About 900 homes in an around Gisborne are without power today, as are some in Motu.
Meanwhile, Civil Defence has contacted motorists who spent the night in hotels and a marae at Matawai and Tiniroto advising them to stay put and to wait for updates on the roads.
Civil Defence emergency manager Louise Bennett reminded people to delay travel plans and check the transport agency website for updates.
"Please don't be tempted to take the kids out to the country to play in the snow. Remember that all the roads are currently closed. Contractors are working hard to get the roads open."
All Gisborne District Council sports grounds are also closed.
Stranded motorists spent the night in other people's houses after roads around Gisborne closed as snow carpeted the region in a thick white blanket.
Lawrence and Liz Rau, deer farmers who live 1km out of Matawai, took in family friend Tracey Powdrell, her mother and three children, whose trip between Wairoa and Whakatane had to be aborted.
Mrs Rau said her farm was "absolutely covered" in snow.
"We've got stranded people staying with us. We've got a few stranded people in Matawai apparently," she said.
"It was as big as any we've had and I've lived here for about 38 years in the Matawai district."
Mrs Powdrell had a slow trip to Gisborne yesterday, but the weather was fine when she arrived there.
However, by the time she reached Matawai the snow was falling heavily, so she pulled over at the dairy and rang Mr and Mrs Rau. She said several other drivers also pulled over.
If SH2 re-opened today, Mrs Powdrell planned to resume her trip.
For now, her children, aged 3, 7, and 9, were making the most of the snow.
"The children are just about to go out and build a snowman and maybe get behind a motorbike on a sack and maybe have a bit of fun in the snow."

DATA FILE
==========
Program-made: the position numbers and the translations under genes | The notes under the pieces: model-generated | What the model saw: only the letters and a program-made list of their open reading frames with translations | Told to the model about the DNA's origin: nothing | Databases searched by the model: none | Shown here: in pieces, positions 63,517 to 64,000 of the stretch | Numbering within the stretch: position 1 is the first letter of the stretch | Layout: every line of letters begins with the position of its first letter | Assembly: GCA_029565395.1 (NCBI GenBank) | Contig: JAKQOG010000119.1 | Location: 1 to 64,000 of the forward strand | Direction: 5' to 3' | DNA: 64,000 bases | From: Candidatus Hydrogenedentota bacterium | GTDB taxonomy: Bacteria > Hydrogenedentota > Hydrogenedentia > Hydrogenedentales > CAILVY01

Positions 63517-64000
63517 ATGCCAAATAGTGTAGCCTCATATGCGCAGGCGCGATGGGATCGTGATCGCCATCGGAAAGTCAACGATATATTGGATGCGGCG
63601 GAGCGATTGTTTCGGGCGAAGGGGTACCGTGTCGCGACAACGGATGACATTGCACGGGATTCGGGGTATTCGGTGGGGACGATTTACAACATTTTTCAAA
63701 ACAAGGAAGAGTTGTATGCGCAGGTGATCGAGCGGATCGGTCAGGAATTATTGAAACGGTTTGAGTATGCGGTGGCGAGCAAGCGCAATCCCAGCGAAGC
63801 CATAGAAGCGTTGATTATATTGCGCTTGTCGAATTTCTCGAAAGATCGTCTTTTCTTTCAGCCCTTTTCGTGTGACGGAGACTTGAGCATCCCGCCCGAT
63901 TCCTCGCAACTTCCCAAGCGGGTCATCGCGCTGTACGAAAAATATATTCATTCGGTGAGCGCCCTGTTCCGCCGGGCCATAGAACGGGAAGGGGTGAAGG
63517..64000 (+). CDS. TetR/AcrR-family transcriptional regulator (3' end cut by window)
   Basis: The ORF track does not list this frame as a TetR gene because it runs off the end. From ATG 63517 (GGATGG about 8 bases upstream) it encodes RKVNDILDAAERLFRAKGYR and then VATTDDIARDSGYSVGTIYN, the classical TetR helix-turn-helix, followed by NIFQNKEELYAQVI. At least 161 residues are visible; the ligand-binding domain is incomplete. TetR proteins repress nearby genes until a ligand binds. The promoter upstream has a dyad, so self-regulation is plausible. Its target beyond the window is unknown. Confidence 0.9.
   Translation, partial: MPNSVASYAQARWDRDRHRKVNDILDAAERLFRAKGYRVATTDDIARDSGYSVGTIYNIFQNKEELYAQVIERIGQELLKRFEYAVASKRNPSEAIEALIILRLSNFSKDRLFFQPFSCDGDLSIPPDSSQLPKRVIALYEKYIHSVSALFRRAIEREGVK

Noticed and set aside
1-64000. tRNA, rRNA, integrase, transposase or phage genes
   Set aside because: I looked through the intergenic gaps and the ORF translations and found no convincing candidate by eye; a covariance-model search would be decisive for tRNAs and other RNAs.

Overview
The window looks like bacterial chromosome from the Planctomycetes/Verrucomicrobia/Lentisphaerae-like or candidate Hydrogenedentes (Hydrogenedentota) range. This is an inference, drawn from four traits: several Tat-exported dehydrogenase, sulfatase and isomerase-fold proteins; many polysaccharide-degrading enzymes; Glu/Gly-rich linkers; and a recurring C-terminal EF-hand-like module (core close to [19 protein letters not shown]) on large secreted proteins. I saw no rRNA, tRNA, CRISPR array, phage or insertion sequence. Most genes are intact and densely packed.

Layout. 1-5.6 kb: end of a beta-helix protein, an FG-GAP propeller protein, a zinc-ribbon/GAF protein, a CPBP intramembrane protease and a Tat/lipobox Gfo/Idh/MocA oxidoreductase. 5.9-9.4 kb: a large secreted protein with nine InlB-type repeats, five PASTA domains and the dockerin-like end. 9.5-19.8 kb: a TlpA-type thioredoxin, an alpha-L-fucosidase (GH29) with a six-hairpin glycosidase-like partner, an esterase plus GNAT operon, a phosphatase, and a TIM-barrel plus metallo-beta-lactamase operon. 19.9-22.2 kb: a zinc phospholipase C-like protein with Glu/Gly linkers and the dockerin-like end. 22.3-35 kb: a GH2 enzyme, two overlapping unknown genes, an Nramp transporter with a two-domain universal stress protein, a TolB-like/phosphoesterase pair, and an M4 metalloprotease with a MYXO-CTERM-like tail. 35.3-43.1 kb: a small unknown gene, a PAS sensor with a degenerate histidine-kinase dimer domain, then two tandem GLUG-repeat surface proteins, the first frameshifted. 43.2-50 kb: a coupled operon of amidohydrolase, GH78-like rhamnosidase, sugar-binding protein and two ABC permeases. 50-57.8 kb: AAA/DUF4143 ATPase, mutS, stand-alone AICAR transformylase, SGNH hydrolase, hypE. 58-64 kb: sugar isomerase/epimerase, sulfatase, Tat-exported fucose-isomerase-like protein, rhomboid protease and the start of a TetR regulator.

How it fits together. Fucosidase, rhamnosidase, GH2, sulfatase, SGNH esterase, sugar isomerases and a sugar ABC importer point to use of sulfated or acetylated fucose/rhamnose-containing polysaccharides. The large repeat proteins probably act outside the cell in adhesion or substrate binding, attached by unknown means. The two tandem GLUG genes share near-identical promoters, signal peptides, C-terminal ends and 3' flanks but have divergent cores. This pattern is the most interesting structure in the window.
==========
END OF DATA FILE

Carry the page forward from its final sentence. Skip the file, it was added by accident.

Another positive was the "beautiful" scenery the snow had created, she said.
Aucklanders Donald and Sally Putan have had an adventurous holiday so far.
After cycling in the Bay of Plenty they left Te Puke yesterday, bound for Loisels Beach, but the trip to Matawai was far from straightforward.
On a steep stretch of the drive Mr Putan thought he would take it carefully.
"But the rain turned to snow and the snow turned to ice."
In the end Mr Putan got a tow up the hill but had to give that up when the person hauling him came across a car that had slipped off the side of the road.
On his own, Mr Putan found himself sliding along. In the end another local towed him to Matawai, where he arrived about 9pm.
"It was probably the longest half-hour of my life," he said of the final part of the trip.
"We knocked on the door of the [Matawai] Hotel and said 'have you got any rooms?', and she said, 'you're lucky, we've got one left'."
Those who couldn't find anywhere else to go were directed to the local marae.
Mr Putan was unsure when he'd be back on the road. One local told him it looked like more snow was on the way today.
A keen photographer, he was heading out to take some pictures.
"Whatever happens, we're going to make the most of it."
The Matawai Hotel's 10 rooms are full - with 19 people staying there.
Owner Essie Langley said 12 people were snow refugees, among them a couple of families.
She was hoping for the road to re-open today so she can stock up on supplies.
"If we were snowed in for a week, we'd be starving," Miss Langley said.
About six inches of snow had settled on the ground outside.
"We just had the powdery stuff coming down and it was melting on the ground until yesterday afternoon. That's when it started to settle."
A severe weather warning for snow showers between the town and Mohaka remains in place.
State Highway 2 either side of Gisborne is closed and some motorists travelling between Bay of Plenty are stuck in Matawai, about an hour north of Gisborne.
After a couple of days of light snow that didn't settle, heavy flurries started yesterday afternoon and continued into the evening. Mrs Rau said about a foot of snow had settled this morning. The odd flake was still falling but there were areas of blue sky.